- Primo X is the first cinema lens specially designed for use on drones and gimbals. They are fully sealed, weather proof, and counterbalanced to be aerodynamic, and able to easily maintain a proper center of gravity. Primo X lenses come in two primes – 14mm (T3.1) and 24mm (T1.6) – and one 24-70mm zoom (T2.8). Available in 2019.
- H Series is a traditionally designed spherical lens set with a glamorous, rounded, soft roll-off, giving a pleasing tonal quality to the skin. Created with true vintage glass and coating, these lenses offer slightly elevated blacks for softer contrast. High speeds separate subject and background with a smooth edge transition, allowing subject to appear naturally placed within the depth of the image. Available now.
- Ultra Vista is a series of large-format anamorphic optics. Using a custom 1.6x squeeze, Ultra Vista covers the full height of the 8K sensor in the DXL and presents an ultra-widescreen 2.76:1 aspect ratio along with a classic elliptical bokeh and Panavision horizontal flare. Available in 2019.
- And PanaSpeed is a large-format update of the classic Primo look. At T1.4, PanaSpeed is billed as being the fastest large-format lens option on the market--available in Q3 2018.
NBCUniversal showcases LightBlade LB800
NBCUniversal LightBlade showcased at Cine Gear Expo its newest LED product, the LB800, in partnership with Cineo Lighting. As with its other LightBlade fixtures--the LightBlade 1K, the Ladder Light, and 1, 2 & 4 Blade configurations--the LB800 uses proprietary phosphor-converted white light LEDs, as well as phosphor-converted saturated color LEDs, to create a balanced, natural-looking spectrum. Additional features on the LB800 include support of both 8-bit and 16-bit DMX data, as well as multiple color space personalities. The LB800 can store and recall multiple fixture settings for quick access to frequently used lighting parameters.
“NBCUniversal Set Lighting Department is a principal thought leader when it comes to new technologies in lighting, and the LightBlade LB800 is no exception,” said Jamie Crosbie, VP of studio services at NBCUniversal. “The LightBlade product line continues to provide content creators the necessary tools for developing cutting edge lighting techniques in an ever evolving industry.”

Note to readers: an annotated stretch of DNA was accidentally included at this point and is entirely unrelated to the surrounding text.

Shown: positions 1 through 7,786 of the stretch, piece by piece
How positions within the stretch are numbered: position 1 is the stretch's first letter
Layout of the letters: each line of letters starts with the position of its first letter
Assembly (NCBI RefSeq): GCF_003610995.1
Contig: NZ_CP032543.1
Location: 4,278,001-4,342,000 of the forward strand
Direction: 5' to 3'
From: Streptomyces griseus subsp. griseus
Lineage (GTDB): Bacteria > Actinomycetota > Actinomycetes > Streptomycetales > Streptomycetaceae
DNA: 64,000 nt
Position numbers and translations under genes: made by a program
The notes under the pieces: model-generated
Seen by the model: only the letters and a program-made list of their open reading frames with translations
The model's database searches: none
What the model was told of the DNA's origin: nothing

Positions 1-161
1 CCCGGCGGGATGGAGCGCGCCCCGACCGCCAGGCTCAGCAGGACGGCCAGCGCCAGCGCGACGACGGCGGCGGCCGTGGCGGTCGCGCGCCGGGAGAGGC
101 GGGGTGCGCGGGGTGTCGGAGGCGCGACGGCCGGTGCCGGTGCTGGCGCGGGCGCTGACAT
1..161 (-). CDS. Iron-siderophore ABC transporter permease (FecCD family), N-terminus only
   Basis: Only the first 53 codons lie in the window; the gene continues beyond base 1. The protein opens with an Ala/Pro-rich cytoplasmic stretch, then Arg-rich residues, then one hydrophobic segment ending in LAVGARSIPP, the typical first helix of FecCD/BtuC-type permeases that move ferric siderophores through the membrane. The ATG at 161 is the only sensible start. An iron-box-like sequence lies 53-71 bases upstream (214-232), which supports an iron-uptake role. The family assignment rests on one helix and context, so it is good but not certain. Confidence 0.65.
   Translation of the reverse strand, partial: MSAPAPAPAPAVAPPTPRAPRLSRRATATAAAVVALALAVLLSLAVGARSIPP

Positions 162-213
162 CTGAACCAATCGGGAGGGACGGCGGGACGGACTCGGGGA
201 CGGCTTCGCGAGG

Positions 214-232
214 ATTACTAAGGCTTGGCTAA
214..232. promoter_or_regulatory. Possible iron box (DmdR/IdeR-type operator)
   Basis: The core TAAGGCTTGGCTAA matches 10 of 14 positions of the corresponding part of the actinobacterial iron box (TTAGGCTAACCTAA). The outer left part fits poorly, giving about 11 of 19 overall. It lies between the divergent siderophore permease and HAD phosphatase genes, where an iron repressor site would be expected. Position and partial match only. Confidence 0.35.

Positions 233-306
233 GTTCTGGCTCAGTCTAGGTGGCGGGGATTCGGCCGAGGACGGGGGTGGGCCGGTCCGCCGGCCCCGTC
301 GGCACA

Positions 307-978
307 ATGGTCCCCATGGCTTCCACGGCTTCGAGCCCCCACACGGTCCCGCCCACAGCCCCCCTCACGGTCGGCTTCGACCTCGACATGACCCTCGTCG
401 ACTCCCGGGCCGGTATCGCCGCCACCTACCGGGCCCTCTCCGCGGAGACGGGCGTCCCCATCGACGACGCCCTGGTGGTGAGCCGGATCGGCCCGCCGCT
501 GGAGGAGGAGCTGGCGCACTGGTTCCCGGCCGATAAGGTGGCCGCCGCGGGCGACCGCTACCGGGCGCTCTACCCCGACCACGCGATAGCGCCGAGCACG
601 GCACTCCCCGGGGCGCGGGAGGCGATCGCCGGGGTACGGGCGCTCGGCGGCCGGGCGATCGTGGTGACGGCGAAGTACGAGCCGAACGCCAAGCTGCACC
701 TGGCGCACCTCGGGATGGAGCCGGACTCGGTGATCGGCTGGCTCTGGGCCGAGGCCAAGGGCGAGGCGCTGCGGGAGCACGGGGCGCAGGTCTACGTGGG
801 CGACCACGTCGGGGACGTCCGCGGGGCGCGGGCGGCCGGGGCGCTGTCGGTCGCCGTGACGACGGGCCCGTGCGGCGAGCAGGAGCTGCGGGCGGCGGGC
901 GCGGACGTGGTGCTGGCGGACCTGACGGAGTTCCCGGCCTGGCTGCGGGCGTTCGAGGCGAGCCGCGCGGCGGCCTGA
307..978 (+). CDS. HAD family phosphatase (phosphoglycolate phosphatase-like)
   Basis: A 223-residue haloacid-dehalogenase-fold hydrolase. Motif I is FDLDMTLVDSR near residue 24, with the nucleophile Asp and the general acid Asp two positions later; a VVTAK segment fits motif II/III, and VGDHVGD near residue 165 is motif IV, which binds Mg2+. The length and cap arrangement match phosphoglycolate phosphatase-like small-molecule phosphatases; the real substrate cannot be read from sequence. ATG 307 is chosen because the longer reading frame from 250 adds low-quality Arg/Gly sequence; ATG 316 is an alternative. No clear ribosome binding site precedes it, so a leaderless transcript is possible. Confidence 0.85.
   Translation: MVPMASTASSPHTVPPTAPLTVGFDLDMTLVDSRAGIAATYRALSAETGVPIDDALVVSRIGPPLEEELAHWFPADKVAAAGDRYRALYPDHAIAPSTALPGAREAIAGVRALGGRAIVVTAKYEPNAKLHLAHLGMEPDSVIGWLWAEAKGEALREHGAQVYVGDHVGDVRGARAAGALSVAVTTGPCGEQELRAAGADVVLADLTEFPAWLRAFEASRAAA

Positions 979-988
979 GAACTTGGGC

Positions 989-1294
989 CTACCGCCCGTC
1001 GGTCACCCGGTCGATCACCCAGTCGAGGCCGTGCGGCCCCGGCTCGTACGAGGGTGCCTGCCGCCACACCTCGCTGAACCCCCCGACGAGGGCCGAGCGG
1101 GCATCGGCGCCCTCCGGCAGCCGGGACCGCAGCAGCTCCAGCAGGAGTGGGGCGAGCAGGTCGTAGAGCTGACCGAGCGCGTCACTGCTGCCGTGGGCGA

The NBCUniversal LightBlade LB800 is a 24” x 48” fixture that can be configured in 10 independent zones, with complete DMX/RDM control over each zone. It features local and remote dimming, 0-100%, calibrated in f-stops, and can be controlled via wired or built-in wireless CRMX control. NBCUniversal LightBlade products feature reference-quality variable white light from 2700K to 6500K. They have superior color rendering with typical CRI>90, R9>95, and a saturated color engine that works creatively with high-CRI white light. The LightBlade products are versatile, lightweight, silent and flicker-free, and built to endure the wear and tear of staging and production.
Filmotechnic USA expands
Filmotechnic USA, one of the largest camera car companies in the world, announced during Cine Gear Expo that it has opened new physical outlets in Atlanta, Dallas and Orlando. Filmotechnic is known worldwide for its Academy-awarding winning fleet of stabilized camera car systems. Filmotechnic headquarters and fabrication facilities are located in Los Angeles, in addition to support offices in Detroit.
According to Filmotechnic manager John Urso, the company saw the need to open physical locations in Atlanta, Dallas and Orlando to address an ever-changing industry. “Brick and mortar was the way to go,” contended Urso. “Content producers all over the country are demanding faster turnaround. Now our clients have the camera car systems where they want, when they want it. Orlando has become a big player in TV production, Texas is big for commercial shoots and Georgia is on fire because of their aggressive film production incentives. Of course, Los Angeles is big for features and commercial work, as is Detroit with cars and trucks.”
To facilitate the expansion, there are now specially modified Porsche Turbo Cayenne S camera cars in every market, along with continually upgraded flight heads, Russian Arms and the telescoping U-Crane, which Urso describes as the most versatile camera car arm in the world. The company has also introduced new electric camera car, or EVU, for “We have the most comprehensive and diverse collection of Arms and Heads ever offered,” Urso claimed. “Plus our team of veteran professionals is cross-trained on all the equipment.”
Last year Filmotechnic USA moved into expanded 11,000 square foot headquarters and custom fabrication shop in L.A. The addition of physical locations around the country completes the expansion. “We’re strategically complete, and have really put a lot of time and capital showing our continued commitment to the entertainment industry,” said Urso. “It’s about giving customers dynamic shots with complete flexibility.”